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Multi-Manager Funds in their simplest form are Funds that invest in other Funds instead of individual Stocks and Shares. Professional managers hand pick a variety of Funds that they believe are the 'best in market'. Their aim is to select strategies from leading managers across the Fund management industry on the basis of their assessment of the Fund Manager’s ability to do well in the prevailing investment environment. They would also bear in mind how each Fund would complement each other within the portfolio of Funds.
These types of Funds are designed to make an investor’s life easier by bringing together a range of specialist managers into a single Fund.
There are two types of Multi-Manager Funds: those that invest in a range of other Funds controlled by different asset managers, which are called Funds of Funds (FoF), and those which appoint external managers with specific expertise to invest separate tranches of the provider's portfolio; these are called Manager of Managers (MoM) Funds. In the market today there are only a small number of true MoM Fund offerings available to UK investors, and a large and ever growing number of FoF offerings.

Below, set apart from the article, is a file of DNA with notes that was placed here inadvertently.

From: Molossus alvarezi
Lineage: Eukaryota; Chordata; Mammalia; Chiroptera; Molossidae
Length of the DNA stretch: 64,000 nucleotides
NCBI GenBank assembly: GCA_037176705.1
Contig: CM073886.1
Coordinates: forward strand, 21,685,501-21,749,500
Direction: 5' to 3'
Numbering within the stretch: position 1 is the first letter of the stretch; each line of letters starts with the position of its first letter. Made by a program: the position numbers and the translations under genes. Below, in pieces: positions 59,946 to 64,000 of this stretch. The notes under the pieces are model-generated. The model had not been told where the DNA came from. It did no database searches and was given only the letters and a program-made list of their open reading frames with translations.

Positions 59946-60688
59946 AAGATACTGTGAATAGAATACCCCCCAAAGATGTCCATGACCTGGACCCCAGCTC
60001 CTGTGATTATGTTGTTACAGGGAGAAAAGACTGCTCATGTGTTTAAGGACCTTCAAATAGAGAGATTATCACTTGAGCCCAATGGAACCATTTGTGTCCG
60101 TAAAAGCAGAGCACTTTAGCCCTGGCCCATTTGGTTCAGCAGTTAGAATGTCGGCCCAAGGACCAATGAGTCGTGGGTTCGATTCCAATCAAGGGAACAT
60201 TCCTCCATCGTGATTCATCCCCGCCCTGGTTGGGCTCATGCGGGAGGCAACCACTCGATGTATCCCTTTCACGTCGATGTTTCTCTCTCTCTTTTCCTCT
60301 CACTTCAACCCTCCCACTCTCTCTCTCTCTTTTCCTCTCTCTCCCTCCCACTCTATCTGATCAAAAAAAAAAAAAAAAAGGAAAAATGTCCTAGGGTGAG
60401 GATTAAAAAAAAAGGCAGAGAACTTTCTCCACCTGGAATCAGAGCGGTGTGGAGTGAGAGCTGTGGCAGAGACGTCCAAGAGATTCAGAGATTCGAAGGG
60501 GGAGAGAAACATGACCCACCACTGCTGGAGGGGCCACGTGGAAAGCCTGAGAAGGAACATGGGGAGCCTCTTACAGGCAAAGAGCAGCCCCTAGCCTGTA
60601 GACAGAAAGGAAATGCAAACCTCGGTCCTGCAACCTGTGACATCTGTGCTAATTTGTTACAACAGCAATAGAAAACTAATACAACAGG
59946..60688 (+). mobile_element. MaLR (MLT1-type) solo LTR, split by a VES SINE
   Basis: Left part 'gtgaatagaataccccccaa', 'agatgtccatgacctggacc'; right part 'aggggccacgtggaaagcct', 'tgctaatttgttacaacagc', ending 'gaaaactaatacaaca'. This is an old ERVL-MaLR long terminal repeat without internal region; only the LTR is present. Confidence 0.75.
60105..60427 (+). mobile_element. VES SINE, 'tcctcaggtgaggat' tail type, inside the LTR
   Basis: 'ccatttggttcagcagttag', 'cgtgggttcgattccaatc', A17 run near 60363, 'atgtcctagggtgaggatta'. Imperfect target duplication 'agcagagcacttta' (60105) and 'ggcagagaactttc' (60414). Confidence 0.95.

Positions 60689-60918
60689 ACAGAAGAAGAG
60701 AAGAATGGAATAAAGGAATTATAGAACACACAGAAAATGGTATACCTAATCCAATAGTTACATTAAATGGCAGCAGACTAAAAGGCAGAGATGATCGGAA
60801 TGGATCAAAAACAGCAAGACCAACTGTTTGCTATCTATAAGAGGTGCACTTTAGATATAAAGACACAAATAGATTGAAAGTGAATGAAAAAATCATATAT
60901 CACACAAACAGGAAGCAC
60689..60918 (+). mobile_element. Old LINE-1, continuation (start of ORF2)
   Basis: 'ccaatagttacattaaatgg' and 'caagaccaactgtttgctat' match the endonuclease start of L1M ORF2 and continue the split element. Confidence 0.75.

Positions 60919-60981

The aim of these Funds is to add an extra layer of diversification either through holding Funds that have already gone through a process of diversification themselves, or by segmenting a portfolio and outsourcing its management to individuals who have been identified as having proven experience in a particular area.
Some investment houses are becoming well known for their choice of Multi-Manager Funds, for example, Jupiter’s Merlin range offers a variety of portfolios from more cautious blends of equity and fixed income Funds through to diversified blends of global equity Funds.
Investors need to look beyond the quoted Annual Management Charge to find the total annual charge, sometimes referred to as the ongoing Fund charge (OCF) that will dent their returns. On average the ongoing charge on a Multi-Manager Fund is usually higher than that of a single manager Fund. This is because, not only have you the underlying Funds charges to pay for, but also the Multi-Managers costs for piecing the portfolio together.
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